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Mayor’s Report – February 25, 2015

Meet the Mayor

February 25, 2015

 

Are you interested in the laws, and other limitations, surrounding, protecting, and exposing your Mayor and Council? What would it take to stimulate your interest? The laws are there and we didn’t make them. We simply have to live and work in an environment circumscribed by the wisdom of history as articulated by the senior governments. It’s not all bad. In fact, the wisdom of decades, even centuries, ensures that we do not function in ignorance when dealing with public policy, public funds, and community resources.

Consider the power of a single Council member. A member of Council, including the Mayor, has no more power when acting alone than does the grocer or the cab driver. In fact, the grocer and the cab driver have more power in their respective realms than the noisiest Councillor or Mayor holding forth in the office of the Chief Administrative Officer without the sanction of the Council.

The fact is, anything the Mayor may say in public that has not been voted by Council cannot bind the municipality or compel the Administration. (This should give you a small measure of comfort.) So wherein resides the power? The power resides in the Council in open session voting on a resolution or bylaw. If the Council hasn’t said it by majority vote (two thirds for some votes), it hasn’t been said.

Nor can a member of Council direct an employee in her or his function.

The real power of the member of Council is to be found in her or his ability to research the issues and speak with convincing rationality to the topic under discussion. So, convince me if you want to see your pet project become a reality.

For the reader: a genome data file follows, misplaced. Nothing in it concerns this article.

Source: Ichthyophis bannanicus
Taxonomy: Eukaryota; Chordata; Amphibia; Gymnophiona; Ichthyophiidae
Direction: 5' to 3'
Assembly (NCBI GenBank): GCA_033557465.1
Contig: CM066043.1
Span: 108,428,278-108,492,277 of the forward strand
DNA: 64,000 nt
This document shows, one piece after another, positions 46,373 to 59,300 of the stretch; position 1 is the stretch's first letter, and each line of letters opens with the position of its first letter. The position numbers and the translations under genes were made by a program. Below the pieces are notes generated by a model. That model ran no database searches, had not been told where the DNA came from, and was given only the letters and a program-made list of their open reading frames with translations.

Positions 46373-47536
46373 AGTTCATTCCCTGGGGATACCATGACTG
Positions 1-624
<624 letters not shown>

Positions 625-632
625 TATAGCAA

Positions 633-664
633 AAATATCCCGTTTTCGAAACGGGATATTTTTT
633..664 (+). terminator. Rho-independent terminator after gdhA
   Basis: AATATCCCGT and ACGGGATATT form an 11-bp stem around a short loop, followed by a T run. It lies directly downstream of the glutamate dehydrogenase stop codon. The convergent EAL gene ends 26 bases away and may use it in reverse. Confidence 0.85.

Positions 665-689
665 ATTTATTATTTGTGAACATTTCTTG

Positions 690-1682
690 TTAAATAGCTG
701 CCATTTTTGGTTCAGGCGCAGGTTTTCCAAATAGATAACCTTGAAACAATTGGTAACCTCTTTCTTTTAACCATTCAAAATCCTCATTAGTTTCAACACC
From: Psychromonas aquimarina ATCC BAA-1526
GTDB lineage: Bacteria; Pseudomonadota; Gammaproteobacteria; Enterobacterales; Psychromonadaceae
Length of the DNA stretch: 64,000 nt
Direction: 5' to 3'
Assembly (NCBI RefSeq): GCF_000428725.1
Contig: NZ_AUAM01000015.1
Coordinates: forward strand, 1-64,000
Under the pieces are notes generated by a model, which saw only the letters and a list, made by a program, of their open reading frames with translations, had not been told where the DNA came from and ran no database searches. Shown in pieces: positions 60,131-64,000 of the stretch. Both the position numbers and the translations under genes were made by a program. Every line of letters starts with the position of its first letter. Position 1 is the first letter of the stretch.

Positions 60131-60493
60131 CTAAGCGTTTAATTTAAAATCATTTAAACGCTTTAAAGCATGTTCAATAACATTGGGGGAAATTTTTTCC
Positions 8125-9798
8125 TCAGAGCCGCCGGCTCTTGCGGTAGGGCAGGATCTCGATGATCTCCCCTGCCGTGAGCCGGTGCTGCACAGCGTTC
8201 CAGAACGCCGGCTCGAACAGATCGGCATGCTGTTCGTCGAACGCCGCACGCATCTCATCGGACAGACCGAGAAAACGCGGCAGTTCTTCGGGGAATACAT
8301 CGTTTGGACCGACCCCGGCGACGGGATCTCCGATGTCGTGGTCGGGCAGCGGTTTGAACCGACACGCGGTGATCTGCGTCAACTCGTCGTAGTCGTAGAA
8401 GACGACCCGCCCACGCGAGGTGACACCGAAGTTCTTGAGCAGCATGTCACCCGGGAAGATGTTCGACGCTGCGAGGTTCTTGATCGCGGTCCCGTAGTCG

There are some topics on which Council members should not speak, nor should they be present when the topics are discussed. Conflict of interest exists when a member of Council has a personal or pecuniary interest in the outcome of the discussion. In these cases, the member is legally required to declare the conflict and withdraw from the discussion.

Conflict of interest, whatever the source, cannot be allowed to taint the discussion or the vote and this Council is committed to maintaining its ethical boundaries.

In municipal government there is no privilege of immunity such as is enjoyed by members of parliament or provincial legislatures. Any remarks made in Council are subject to libel or slander suits. For that and better reasons we choose our words with care before we speak because once said, no word can be recalled.

And there’s the matter of public opinion. How does Council understand the will of the public? There’s good news, especially for members of Council: Council in session is the closest thing to public opinion that we will ever see in this municipality. After all, each member of Council was elected by the voters to write the bylaws, craft the policies, pass the resolutions, and levy the taxes to pay the bills.

 

Merlin Nichols,Mayor